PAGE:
WASHINGTON– U.S. Senators Mike Braun and Amy Klobuchar reintroduced a bill to increase access to skills training. The Skills Investment Act would expand Coverdell Education Savings Accounts (ESAs)—tax advantaged savings accounts for educational expenses—so American workers can use the accounts to pay for skills training, career-related learning, adult education, and professional development. Companion legislation for the Skills Investment Act was introduced in the House of Representatives by U.S. Representatives Derek Kilmer and Brian Fitzpatrick.

“You don’t need a four-year degree to land a great job and we need to make education savings accounts more flexible so they can also be used for trade schools and other skills training programs. This commonsense and bipartisan bill is a win-win for students pursuing career and technical education and businesses looking to fill high-demand jobs.”– Senator Braun

“Now more than ever, innovation is key to moving the American economy forward. With technological advancements in advanced manufacturing and many other parts of our economy, it is critical that American workers are positioned for success. That means increasing access to the specialized training and education needed to pursue good-paying, high-demand careers. My bipartisan Skills Investment Act will expand tax advantaged savings accounts so workers can build skills for the 21st century economy.”– Senator Klobuchar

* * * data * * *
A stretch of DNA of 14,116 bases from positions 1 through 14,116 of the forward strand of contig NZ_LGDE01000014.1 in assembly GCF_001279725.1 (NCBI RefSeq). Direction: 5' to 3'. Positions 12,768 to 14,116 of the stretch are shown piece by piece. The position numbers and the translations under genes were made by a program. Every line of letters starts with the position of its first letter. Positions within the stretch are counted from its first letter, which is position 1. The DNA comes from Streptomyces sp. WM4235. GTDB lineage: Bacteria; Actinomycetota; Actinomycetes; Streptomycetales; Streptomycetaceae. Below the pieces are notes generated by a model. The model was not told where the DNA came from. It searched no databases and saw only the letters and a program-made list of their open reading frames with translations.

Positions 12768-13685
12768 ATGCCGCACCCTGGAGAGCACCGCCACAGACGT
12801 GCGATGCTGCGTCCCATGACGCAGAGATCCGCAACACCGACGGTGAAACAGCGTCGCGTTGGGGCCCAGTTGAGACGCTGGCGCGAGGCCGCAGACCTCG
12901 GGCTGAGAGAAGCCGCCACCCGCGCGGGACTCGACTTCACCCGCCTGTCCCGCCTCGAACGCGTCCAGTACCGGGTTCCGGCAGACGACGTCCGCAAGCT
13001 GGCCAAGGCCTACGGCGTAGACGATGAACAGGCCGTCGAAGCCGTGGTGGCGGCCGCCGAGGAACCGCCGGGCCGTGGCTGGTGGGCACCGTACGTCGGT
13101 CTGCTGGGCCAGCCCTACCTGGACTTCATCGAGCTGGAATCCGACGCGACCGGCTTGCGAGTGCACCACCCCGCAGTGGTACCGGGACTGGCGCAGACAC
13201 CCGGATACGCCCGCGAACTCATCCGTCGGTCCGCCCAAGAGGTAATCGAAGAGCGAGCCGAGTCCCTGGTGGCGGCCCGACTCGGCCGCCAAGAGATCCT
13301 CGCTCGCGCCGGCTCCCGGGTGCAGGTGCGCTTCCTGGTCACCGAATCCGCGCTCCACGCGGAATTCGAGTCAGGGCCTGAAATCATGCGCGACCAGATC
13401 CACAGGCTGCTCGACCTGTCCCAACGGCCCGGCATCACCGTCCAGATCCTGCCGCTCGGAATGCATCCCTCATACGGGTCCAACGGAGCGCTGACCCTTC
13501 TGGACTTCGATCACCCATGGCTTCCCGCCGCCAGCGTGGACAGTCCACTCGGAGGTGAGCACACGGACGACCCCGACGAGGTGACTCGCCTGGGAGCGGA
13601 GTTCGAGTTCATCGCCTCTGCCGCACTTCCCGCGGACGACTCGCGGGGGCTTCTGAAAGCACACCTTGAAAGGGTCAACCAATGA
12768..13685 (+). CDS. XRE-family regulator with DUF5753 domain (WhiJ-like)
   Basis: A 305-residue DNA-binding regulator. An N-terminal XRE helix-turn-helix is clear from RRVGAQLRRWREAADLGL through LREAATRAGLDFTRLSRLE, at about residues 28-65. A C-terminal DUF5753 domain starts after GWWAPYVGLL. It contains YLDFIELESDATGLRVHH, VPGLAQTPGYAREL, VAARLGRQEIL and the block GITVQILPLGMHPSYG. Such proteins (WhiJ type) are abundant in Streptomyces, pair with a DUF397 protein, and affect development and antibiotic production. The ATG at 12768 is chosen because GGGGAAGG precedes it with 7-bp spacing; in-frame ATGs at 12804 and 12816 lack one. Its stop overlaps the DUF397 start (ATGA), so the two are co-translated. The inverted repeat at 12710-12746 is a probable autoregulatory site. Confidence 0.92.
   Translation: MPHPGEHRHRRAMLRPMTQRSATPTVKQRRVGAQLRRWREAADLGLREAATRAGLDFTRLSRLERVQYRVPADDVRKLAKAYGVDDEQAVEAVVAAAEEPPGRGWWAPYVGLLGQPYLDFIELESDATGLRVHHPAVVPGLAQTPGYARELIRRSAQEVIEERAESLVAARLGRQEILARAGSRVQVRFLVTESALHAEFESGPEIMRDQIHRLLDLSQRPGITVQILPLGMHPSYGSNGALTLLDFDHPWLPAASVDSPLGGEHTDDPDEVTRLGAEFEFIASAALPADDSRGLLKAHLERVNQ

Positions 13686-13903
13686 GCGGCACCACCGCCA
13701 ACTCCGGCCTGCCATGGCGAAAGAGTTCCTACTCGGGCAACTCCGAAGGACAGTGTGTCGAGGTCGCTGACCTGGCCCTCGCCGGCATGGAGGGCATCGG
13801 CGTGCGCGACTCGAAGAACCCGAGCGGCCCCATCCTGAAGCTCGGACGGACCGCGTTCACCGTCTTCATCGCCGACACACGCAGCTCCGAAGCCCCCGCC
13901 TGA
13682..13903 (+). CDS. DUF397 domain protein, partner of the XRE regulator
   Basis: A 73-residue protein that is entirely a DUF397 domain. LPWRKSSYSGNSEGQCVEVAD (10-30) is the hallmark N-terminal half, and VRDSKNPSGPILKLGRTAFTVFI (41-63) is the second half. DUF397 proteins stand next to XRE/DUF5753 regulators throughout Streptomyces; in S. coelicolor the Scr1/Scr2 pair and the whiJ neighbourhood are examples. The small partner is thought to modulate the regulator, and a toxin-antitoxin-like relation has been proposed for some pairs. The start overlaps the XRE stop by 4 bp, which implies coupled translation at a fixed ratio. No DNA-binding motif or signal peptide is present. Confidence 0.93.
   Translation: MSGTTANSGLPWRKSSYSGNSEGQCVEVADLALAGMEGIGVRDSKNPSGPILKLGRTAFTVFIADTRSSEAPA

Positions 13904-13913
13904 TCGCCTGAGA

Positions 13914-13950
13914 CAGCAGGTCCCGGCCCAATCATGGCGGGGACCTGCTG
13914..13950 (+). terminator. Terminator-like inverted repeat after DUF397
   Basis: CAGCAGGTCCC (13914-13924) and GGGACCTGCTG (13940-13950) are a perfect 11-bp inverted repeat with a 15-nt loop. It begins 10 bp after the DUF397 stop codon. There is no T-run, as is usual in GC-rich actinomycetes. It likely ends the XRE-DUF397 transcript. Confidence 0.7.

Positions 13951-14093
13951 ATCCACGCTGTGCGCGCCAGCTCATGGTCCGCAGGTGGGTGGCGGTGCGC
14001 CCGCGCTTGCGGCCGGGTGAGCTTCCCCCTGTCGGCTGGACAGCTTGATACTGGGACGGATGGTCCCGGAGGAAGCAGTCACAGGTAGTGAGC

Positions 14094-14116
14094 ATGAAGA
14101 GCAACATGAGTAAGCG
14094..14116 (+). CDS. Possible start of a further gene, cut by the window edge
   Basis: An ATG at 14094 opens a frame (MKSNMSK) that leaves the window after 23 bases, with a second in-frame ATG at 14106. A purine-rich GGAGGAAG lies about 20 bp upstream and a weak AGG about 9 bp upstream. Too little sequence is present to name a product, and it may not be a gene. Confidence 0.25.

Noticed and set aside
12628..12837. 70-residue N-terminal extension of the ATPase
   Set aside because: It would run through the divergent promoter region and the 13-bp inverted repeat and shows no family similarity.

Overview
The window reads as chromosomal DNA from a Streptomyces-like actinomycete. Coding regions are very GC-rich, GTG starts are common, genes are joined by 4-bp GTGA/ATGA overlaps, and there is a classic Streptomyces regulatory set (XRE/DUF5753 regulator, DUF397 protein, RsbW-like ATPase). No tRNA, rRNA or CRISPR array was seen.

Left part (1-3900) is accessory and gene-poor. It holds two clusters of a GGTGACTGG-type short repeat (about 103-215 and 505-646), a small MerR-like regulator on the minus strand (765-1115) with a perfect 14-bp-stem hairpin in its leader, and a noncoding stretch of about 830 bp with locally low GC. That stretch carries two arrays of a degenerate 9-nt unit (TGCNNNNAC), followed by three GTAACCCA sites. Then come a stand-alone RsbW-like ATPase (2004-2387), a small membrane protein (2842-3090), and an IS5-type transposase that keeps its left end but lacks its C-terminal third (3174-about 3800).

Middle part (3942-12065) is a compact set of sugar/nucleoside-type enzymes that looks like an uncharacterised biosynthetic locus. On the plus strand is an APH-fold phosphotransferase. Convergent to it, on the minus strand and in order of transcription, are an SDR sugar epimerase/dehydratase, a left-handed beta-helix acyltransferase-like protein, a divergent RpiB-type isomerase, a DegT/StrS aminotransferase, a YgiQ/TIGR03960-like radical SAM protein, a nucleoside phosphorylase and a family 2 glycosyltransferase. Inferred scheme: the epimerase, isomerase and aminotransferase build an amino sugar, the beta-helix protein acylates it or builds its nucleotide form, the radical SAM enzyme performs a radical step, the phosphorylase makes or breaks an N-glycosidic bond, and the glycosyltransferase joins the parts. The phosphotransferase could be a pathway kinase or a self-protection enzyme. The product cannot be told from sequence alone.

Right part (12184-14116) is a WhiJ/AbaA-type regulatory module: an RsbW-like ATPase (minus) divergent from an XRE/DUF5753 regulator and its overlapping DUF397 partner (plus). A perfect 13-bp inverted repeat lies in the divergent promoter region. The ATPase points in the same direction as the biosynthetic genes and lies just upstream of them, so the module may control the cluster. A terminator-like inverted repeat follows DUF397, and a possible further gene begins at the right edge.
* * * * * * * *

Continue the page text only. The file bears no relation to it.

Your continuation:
“In recent years – even before the pandemic – we’ve seen massive, disruptive economic change. It’s crucial that we don’t leave workers behind. The Skills Investment Act is designed to equip American workers so they can navigate economic change rather than being victimized by it. The bipartisan bill offers workers the opportunity to use lifelong learning accounts to acquire essential skills so they can get new jobs and higher wages while also enabling employers to attract top talent. It’s a win-win and a step toward maintaining America’s competitive edge in the global economy of the 21st Century.” – Representative Kilmer

The Skills Investment Act will allow workers to use tax-advantaged savings accounts to pay for skills training programs throughout an account holder’s lifetime. The bill would eliminate the age-based contribution limit on Coverdell ESAs and expand the scope of allowable distributions to cover a broad array of career and technical education services. These savings accounts would now be eligible for pretax contributions and mid-career workers would be allowed to contribute up to $4,000 tax-free each year, with a maximum contribution limit of $10,000. Employers would receive a 25 percent tax credit for contributions to a worker’s account.

Click HERE to read full bill text. 

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